“HUDSON RIVER MASSACRE”
Canada, Nineteenth century…
The Hudson Bay Company, with James Sullivan (Santiago Rivero) as its leader who is supported by the British Mounted Police, impose unacceptable conditions on native trappers. A group led by Leo Limoux (Franco Fantasia) rebels in retaliation. Victor DeFrois (George Martin), a trapper who, until the execution his brother by the British soldiers had remained neutral, kidnaps Ann Sullivan (Giulia Rubini), daughter of the ruthless owner of the Hudson Bay Company, to use as a bargaining tool while the rebels disrupt and gain control of the company’s business. What Victor didn’t count on was falling in love with his hostage.
This is an Italian-Spanish co-production of 1965 directed by Amando de Ossorio, who is also responsible for the script. De Ossorio demonstrates his knowledge of the classics but there is a lack of historical rigor. The plot deals superficially with the confrontation and simplifies the conflict in the person of the tyrannical director of the Hudson Bay Company, which thanks to the monopoly established in relation to the sale of skins imposes unacceptable conditions on the trappers; or that the racial problems they plan throughout the film, such as in a scene between Victor and Ann, are treated superficially and even with great naivety. It seems that the director’s intention was to give us an old-fashioned adventure movie. We get a vigorous and dynamic film, with a fast-pacing and a quite well-directed rhythm. The cinematography by Fulvio Testi gives us truly spectacular scenes,
Although some of the story elements have a historic background, the movie is pure fantasy and no effort was made to give it an authentic look. The trappers all wear Davy Crocket fur hats and the weapons on display are an odd mix of hand guns and other fire arms that only came into use much later. There are no gun duels, no dusty streets, no sweaty faces, instead there are several fistfights and two battle sequences with the Mounties charging the rebels in full cavalry style, sabers drawn. The body count is surprisingly high for an early European western movie, but the movie lacks the mean and dirty atmosphere that would come to be associated with Italian and Spanish western movies.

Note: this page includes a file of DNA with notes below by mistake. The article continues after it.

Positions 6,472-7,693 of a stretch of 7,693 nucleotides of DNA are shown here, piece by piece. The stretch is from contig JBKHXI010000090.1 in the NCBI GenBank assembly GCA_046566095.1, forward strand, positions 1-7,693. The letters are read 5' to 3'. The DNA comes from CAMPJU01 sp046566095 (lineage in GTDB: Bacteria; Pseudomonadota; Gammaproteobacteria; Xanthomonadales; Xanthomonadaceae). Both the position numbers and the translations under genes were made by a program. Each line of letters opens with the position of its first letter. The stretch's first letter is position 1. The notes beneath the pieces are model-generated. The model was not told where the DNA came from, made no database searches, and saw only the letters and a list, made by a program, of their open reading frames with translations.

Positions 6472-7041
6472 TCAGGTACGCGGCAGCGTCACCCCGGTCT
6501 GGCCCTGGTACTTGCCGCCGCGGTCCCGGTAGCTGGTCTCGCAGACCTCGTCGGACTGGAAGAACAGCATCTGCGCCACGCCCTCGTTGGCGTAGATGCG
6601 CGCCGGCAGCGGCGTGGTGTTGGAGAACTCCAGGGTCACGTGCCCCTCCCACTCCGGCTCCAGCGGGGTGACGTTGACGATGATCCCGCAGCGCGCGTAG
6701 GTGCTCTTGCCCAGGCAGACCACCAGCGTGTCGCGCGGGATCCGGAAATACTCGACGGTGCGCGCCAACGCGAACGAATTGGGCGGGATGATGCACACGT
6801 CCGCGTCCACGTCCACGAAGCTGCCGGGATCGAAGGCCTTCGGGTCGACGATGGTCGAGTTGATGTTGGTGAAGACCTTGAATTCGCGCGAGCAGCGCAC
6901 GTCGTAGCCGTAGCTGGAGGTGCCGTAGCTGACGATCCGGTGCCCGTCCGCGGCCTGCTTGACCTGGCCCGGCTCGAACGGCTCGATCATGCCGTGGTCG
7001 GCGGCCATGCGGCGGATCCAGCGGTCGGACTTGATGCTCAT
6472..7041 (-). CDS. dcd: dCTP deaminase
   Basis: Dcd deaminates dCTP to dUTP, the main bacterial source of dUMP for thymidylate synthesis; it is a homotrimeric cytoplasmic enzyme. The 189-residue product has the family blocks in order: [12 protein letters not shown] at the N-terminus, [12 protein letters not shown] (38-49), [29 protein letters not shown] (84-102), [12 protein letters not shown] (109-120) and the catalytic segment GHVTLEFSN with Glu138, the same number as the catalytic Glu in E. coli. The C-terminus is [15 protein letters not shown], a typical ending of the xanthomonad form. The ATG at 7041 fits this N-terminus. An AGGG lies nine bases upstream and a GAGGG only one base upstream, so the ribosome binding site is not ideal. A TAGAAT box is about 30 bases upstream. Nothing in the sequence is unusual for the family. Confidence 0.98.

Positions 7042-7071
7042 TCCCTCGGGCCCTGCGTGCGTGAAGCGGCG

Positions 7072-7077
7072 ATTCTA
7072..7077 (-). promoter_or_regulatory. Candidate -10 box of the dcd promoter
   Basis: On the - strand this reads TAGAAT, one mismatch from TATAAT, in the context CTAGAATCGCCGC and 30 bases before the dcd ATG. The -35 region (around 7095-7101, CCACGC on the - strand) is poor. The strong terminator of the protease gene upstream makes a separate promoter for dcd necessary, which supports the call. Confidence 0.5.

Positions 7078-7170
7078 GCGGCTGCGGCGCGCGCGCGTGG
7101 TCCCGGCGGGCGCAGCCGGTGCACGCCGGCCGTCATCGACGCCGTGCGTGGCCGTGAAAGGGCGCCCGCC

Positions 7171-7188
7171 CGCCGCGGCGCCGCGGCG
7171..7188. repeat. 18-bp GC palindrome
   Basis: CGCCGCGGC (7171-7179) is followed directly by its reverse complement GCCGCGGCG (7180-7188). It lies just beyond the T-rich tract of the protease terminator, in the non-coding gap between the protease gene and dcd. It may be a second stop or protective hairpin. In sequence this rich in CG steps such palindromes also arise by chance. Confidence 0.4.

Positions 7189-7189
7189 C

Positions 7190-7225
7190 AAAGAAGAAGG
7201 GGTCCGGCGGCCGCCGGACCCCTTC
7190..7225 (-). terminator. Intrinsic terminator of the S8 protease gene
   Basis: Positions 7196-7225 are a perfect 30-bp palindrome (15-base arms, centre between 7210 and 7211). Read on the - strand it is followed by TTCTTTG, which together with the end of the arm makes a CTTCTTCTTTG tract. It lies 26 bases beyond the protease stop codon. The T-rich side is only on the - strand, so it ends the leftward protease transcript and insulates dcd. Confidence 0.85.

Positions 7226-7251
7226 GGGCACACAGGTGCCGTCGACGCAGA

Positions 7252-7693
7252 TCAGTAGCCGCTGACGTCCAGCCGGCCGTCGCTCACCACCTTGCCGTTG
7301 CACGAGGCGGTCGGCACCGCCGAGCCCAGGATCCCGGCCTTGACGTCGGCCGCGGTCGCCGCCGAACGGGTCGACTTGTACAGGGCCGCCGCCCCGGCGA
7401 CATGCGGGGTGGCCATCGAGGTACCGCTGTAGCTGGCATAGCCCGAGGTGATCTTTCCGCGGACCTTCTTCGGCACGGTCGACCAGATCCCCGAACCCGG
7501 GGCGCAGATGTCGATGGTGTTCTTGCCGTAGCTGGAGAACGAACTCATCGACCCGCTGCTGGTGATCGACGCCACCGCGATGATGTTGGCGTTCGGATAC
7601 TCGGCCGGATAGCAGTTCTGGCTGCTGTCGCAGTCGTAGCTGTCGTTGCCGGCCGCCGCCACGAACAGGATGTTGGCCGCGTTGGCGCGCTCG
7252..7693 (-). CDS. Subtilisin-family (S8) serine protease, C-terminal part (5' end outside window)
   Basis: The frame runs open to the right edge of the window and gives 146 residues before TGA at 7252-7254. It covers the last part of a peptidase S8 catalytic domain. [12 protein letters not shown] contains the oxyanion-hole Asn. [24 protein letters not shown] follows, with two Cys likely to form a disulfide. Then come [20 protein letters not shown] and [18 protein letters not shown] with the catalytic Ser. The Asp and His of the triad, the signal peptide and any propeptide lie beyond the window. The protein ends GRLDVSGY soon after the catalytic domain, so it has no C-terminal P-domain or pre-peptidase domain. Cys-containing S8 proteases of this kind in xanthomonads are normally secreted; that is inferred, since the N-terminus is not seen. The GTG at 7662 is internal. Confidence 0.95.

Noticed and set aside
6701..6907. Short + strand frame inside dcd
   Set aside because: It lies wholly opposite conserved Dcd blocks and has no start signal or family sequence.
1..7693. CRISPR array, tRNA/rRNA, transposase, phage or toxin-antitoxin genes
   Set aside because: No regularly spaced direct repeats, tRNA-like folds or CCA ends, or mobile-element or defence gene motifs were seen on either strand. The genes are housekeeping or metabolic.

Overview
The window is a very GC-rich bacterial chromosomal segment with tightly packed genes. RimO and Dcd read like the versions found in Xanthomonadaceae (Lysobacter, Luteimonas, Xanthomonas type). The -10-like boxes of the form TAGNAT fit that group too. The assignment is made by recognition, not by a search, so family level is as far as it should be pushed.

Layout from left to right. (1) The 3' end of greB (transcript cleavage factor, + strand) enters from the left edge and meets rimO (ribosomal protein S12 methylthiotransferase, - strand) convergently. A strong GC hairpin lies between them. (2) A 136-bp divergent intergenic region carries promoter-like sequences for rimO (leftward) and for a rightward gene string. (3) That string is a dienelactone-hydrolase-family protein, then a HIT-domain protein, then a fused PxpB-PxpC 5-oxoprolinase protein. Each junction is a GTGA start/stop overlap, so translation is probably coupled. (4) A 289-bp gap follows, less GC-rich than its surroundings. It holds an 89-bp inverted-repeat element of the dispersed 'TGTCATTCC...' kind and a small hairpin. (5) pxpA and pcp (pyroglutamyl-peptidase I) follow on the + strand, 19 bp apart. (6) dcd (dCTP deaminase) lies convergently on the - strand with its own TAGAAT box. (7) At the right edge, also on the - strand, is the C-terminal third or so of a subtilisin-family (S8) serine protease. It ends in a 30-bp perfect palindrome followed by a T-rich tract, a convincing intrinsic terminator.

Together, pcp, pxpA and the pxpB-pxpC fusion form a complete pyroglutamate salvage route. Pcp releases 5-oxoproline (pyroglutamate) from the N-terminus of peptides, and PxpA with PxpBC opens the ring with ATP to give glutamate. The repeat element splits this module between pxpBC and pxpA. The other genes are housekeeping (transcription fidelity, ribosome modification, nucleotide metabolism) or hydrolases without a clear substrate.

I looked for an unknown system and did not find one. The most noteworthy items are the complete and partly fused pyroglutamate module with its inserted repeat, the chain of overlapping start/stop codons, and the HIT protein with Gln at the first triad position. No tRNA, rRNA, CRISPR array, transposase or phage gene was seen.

Martin is a somewhat bland hero, but Franco Fantasia and Raf Baldassare are good rebels and there are three lovely ladies: the kidnapped daughter, a half breed Indian woman (in love with the rebel leader) and a gypsy like beauty (in love with the hero). Things are mixed up completely. Victor is a trapper who when he returns home receives the news that his brother has been sentenced to death for a crime he has not committed. After witnessing the execution, he decides to join a group of French-speaking Canadian rebels who live in the forest, who are dedicated to steal items whose destiny is a nearby fur industry, owned by the English Sullivan, trying to boycott the British presence in the zone. After joining the band, but not before battling against his ringleader as a way to prove his worth, he will lead the kidnapping of Sullivan’s daughter, who in turn maintains love flirtations with the head of the local garrison of the mounted police, emerging soon.
The narration is fluid, although it is torpedoed towards the end with the inclusion of a long scene where a battle between the mounted police and the rebels is recreated that was surely conceived as one of the high points.